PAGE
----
Senior U scientist responds to allegations of fraud in Alzheimer’s disease research

A top University of Minnesota scientist said it was ‘devastating’ that a colleague could doctor images to support the research, but she defended the authenticity of her groundbreaking work on the origins of the disease. Alzheimer’s disease.

Dr. Karen Ashe declined to comment on a U investigation into the veracity of studies conducted by Sylvain Lesné, a neuroscientist she hired and a rising star in the field of Alzheimer’s disease research. However, she criticized an article in Science magazine which raised concerns this week about Lesné, as she said he confused and exaggerated the effect of the U’s work on downstream drug development to treat dementia related to Alzheimer’s disease.

“Having worked for decades to understand the cause of Alzheimer’s disease, so that better treatments can be found for patients, it is devastating to discover that a colleague may have misled me and the community. scientist, tampering with images,” Ashe said. in an email Friday morning. “However, it is also distressing that a major scientific journal has blatantly misrepresented the implications of my work.”

Questions have surfaced over no less than 10 papers written by Lesné, and often co-authored by Ashe and other U scientists, and whether they used manipulated or duplicated images to inflate the role of a protein in the onset of Alzheimer’s disease.

The Science article detailed the efforts of Dr. Matthew Schrag, an Alzheimer’s researcher in Tennessee, who colorized and magnified the images of Lesné’s studies in ways that revealed questions about whether they were doctored or copied. Expert consultants agreed in the article that some of the images from the U studies appeared to be manipulated to increase the importance of a protein called Aβ*56.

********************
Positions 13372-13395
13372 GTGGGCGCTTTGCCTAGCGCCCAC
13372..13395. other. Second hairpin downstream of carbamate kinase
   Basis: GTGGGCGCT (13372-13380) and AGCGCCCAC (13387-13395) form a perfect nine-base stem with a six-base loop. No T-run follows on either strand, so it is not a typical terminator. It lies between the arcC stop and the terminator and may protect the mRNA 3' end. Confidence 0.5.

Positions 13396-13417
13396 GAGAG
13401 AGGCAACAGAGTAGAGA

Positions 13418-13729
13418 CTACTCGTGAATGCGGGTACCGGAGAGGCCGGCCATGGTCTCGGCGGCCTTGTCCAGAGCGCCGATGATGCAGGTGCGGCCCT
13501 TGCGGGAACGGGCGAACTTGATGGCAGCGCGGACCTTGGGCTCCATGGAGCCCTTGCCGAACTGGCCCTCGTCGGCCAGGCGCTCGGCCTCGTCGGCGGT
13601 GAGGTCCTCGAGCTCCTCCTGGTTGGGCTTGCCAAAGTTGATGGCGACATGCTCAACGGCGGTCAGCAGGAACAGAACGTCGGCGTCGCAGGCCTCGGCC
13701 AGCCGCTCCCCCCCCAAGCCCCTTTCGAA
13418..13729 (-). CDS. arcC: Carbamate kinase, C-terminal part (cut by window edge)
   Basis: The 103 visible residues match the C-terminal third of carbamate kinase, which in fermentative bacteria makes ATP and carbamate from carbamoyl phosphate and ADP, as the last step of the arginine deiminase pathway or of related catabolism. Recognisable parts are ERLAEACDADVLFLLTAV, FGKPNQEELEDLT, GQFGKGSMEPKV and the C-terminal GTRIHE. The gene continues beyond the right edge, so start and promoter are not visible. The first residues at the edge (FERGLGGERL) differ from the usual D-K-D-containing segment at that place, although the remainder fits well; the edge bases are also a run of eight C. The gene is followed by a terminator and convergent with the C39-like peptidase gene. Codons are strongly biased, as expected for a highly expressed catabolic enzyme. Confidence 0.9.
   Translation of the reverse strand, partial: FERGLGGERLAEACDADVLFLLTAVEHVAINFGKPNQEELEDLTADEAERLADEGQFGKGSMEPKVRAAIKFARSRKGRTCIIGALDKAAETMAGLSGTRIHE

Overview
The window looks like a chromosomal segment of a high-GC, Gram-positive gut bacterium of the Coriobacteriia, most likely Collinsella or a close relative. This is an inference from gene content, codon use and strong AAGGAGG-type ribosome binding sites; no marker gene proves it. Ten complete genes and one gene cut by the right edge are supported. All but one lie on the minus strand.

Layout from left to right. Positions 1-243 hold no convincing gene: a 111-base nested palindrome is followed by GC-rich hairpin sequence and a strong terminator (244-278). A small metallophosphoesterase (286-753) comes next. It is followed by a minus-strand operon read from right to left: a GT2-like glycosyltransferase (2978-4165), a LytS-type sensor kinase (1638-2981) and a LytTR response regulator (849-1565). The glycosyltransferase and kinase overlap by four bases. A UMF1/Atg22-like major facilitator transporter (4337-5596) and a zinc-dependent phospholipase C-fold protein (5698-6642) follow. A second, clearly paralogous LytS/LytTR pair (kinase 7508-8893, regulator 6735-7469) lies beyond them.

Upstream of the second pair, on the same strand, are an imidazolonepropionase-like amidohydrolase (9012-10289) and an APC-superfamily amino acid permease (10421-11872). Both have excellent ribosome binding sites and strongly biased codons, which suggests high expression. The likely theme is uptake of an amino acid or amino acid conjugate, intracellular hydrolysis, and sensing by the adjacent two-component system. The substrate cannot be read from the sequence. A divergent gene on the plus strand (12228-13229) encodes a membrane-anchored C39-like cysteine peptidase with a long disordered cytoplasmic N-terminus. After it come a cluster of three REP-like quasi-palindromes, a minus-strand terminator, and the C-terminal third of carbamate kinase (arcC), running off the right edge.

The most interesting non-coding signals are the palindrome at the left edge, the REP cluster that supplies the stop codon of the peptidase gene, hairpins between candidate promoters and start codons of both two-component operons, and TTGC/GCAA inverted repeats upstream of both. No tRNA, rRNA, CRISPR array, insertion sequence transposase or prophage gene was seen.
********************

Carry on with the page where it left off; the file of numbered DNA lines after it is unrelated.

Many of the images were Western blot tests showing that Aβ*56, also called amyloid beta star 56, was more prevalent in older mice and showed signs of memory loss.

The U-studies have had such an influence on the course of Alzheimer’s disease research over the past two decades that any evidence of manipulation or false study results could fundamentally alter thinking about the causes of the disease and dementia. The survey also involves two researchers who have succeeded on a key measure by which they are judged: their ability to attract federal grants.

Lesné was named the recipient of $774,000 in grants from the National Institutes of Health specifically involving Aβ*56 from 2008 to 2012. He subsequently received over $7 million in additional NIH grants related to the origins of Alzheimer’s disease .

Lesne, who did not respond to an email seeking comment, came to U in 2002 as a postdoctoral research associate after completing his doctorate at the University of Caen Normandy. He took charge of his own U lab in 2009 and became associate director of graduate studies for the neuroscience program in 2020. He was the first or last author of all of the disputed studies, meaning he either initiated the research or was the principal investigator supervising the work.